There is no right or wrong answer to this question. Coffee brewing is an exact science, but taste is subjective. The most common ratio for most brewing devices is a 16:1 ratio, which means that for every one gram of coffee, there are 16 grams of water. Water will always be the bigger number in the ratio because it makes up most of the brewed coffee solution. Some brewing devices, such as full immersion brewers and espresso machines, as well as in cold brewing really benefit from using a smaller ratio of water to coffee in order to increase the concentration and achieve proper extraction. I always encourage those new to brewing to start with a 16:1 to get used to the process of brewing, but there are many recipes out in the world, and part of the fun of brewing is the freedom to experiment.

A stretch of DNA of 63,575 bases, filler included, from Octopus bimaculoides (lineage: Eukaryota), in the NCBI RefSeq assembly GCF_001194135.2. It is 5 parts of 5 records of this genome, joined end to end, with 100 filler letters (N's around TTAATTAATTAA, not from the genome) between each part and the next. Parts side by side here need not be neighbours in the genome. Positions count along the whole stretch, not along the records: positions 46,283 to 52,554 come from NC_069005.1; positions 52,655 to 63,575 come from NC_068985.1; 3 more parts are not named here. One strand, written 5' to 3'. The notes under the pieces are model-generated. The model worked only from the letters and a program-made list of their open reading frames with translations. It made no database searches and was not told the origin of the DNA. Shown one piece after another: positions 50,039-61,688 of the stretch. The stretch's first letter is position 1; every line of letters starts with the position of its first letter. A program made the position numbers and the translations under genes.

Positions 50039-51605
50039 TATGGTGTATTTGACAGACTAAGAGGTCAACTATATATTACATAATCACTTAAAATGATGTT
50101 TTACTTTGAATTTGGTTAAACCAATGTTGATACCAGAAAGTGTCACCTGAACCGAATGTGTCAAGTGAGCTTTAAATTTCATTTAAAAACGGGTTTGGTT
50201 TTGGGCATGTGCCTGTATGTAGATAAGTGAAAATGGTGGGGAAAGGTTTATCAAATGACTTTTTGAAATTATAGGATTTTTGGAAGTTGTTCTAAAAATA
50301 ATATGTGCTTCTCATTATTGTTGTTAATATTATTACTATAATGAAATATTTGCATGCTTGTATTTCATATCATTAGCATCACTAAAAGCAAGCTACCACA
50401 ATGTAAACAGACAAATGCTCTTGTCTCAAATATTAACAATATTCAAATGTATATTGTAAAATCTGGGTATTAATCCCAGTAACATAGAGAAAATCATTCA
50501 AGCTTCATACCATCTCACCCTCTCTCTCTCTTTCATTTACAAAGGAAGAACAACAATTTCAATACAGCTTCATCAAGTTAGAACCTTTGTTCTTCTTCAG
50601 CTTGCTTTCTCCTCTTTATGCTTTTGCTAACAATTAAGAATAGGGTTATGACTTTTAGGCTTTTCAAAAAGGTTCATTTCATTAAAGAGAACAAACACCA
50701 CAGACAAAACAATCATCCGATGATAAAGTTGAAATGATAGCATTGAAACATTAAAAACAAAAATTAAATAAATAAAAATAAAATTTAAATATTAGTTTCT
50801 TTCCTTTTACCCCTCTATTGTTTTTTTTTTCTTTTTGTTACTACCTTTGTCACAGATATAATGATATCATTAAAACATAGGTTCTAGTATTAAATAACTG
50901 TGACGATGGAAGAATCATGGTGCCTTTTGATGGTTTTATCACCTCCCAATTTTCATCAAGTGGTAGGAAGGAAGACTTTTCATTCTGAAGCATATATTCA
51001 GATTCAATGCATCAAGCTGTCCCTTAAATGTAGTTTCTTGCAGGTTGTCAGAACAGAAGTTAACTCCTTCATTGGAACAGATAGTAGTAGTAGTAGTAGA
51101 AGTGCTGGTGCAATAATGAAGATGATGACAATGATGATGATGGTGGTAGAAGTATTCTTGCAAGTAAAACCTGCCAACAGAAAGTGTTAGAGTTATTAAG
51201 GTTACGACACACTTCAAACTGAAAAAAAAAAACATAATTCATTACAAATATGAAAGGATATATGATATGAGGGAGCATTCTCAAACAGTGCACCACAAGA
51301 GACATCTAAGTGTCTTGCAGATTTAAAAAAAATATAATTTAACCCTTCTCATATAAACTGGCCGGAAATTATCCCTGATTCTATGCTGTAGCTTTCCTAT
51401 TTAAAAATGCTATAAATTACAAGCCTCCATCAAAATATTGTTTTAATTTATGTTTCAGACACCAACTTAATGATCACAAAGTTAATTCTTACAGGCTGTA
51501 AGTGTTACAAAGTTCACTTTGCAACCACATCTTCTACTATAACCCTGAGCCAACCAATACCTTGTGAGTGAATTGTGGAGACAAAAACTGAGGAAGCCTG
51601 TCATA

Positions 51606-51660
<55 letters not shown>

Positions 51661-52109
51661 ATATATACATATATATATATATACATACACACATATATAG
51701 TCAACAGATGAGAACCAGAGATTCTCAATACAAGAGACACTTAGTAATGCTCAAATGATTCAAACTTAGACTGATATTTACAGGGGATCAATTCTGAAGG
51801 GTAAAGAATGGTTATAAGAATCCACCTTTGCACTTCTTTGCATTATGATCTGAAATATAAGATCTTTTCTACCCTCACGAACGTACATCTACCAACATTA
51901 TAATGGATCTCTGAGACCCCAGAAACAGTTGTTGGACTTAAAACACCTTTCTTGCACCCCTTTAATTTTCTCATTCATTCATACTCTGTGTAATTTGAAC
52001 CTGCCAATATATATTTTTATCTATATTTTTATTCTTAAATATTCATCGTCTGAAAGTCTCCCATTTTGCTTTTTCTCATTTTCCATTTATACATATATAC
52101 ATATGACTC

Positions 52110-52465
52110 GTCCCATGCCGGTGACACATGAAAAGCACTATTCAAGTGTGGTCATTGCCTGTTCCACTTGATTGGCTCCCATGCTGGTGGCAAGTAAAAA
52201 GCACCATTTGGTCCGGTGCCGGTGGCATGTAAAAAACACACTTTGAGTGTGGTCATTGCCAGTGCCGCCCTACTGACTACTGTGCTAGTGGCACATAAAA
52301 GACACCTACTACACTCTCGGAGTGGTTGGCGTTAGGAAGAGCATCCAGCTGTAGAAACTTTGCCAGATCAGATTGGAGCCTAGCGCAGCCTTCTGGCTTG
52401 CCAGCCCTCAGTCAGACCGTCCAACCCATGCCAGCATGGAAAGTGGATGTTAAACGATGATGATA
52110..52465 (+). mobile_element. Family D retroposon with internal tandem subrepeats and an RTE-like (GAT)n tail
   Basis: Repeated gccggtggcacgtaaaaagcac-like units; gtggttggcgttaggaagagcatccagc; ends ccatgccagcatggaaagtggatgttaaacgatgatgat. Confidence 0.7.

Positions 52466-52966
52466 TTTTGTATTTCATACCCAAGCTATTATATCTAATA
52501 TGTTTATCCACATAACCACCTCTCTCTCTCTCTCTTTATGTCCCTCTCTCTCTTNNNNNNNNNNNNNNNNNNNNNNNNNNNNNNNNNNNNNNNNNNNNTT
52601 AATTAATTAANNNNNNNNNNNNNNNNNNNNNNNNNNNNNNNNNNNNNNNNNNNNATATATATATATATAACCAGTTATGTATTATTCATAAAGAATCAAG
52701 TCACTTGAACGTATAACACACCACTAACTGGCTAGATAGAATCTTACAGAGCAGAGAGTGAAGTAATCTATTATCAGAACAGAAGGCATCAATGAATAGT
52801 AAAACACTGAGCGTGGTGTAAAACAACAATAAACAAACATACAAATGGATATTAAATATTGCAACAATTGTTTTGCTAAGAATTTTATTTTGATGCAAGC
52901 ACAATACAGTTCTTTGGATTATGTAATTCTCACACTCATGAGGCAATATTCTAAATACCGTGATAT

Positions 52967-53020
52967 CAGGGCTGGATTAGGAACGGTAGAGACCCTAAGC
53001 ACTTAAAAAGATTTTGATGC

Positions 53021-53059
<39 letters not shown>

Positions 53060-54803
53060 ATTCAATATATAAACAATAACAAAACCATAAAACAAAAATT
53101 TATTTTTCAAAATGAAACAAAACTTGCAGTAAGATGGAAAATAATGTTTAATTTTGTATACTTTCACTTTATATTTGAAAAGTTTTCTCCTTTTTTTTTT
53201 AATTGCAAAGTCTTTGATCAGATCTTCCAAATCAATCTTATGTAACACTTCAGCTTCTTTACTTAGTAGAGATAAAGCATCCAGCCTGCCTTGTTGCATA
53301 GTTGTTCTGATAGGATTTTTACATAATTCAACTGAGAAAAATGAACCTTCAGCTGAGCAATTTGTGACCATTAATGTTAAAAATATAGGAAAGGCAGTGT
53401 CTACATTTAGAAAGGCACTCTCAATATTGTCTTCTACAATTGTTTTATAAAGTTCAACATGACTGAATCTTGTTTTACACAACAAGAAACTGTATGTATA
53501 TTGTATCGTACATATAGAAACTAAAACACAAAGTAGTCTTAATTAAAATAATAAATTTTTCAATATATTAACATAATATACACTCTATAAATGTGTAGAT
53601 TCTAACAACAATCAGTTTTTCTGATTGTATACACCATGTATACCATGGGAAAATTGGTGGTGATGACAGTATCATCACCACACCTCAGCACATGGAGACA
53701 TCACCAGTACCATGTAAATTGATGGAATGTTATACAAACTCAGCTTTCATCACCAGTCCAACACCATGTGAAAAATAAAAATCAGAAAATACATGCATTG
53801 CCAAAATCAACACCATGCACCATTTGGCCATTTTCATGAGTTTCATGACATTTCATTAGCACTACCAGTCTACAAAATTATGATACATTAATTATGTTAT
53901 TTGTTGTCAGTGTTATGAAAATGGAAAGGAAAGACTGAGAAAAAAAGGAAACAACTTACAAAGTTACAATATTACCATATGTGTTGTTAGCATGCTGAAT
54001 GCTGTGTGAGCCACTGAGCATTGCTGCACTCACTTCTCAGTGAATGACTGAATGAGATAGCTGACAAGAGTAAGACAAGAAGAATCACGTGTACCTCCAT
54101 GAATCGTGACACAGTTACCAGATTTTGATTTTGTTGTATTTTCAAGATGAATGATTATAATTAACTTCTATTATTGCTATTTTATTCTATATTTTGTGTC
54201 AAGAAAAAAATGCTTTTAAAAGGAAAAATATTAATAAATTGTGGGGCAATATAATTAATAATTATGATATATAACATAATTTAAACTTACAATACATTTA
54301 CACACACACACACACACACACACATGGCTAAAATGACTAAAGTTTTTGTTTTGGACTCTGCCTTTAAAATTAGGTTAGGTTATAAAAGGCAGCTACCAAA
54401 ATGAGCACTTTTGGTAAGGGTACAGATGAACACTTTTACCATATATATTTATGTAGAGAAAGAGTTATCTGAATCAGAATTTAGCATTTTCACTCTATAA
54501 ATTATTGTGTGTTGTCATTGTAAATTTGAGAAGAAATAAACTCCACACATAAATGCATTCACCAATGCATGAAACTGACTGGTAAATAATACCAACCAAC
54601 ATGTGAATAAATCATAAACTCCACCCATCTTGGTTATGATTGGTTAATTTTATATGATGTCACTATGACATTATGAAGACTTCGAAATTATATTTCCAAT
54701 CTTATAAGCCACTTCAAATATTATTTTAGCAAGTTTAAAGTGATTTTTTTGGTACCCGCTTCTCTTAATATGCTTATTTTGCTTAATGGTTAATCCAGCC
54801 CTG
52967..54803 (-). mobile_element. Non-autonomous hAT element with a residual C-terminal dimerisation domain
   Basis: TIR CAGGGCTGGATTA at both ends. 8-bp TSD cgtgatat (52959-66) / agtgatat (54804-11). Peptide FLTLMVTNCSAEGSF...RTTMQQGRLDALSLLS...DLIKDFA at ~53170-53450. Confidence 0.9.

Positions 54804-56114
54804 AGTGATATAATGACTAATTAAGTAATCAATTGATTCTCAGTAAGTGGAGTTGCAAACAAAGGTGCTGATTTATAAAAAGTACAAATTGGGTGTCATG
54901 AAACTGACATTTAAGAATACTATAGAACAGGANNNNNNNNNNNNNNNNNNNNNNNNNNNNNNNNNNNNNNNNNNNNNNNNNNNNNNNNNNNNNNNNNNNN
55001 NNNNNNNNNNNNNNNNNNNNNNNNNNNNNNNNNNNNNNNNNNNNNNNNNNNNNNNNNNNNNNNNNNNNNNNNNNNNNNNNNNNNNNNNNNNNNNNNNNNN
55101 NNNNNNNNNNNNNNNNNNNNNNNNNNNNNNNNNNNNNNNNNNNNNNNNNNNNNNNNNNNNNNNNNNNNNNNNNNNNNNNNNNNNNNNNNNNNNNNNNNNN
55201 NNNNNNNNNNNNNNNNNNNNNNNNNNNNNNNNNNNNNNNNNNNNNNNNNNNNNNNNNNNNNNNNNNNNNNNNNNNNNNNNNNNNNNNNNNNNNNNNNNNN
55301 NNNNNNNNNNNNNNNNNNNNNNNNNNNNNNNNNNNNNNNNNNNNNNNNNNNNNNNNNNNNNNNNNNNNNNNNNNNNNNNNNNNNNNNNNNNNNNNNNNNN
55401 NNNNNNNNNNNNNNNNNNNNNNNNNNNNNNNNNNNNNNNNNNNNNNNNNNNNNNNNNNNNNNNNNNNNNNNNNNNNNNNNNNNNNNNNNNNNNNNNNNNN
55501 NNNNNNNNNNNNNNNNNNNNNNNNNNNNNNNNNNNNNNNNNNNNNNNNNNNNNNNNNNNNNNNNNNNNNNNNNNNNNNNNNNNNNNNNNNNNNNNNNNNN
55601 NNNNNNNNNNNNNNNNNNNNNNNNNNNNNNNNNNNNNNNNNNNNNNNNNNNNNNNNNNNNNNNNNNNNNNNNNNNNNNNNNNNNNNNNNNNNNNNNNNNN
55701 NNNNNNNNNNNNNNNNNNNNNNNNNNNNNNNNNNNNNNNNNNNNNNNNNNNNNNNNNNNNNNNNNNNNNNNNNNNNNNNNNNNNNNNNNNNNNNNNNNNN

To get the most accurate results, you need a good and accurate scale, such as:


The next stop on my morning coffee journey is Grindsville, USA. When we are talking about grind size it’s important to note that we are not talking about a number setting on the grinder.

We are discussing the particle size of the actual ground coffee. 

The size of the granular coffee affects the brewing process in a couple of different ways. The most obvious of which is how it affects the time it takes to complete the brewing process. Courser particles allow water to pass through the coffee bed much faster than those that are ground finer. A popular metaphor for this concept is how water passes through sand versus larger boulders or rocks. Water rushes through large gaps between boulders, but if you take that same water and try to pass it through sand, it will slow way down and take a longer time to pass through the gaps in the fine grains of sand. 

Grind size also affects the extraction of soluble coffee compounds from ground coffee.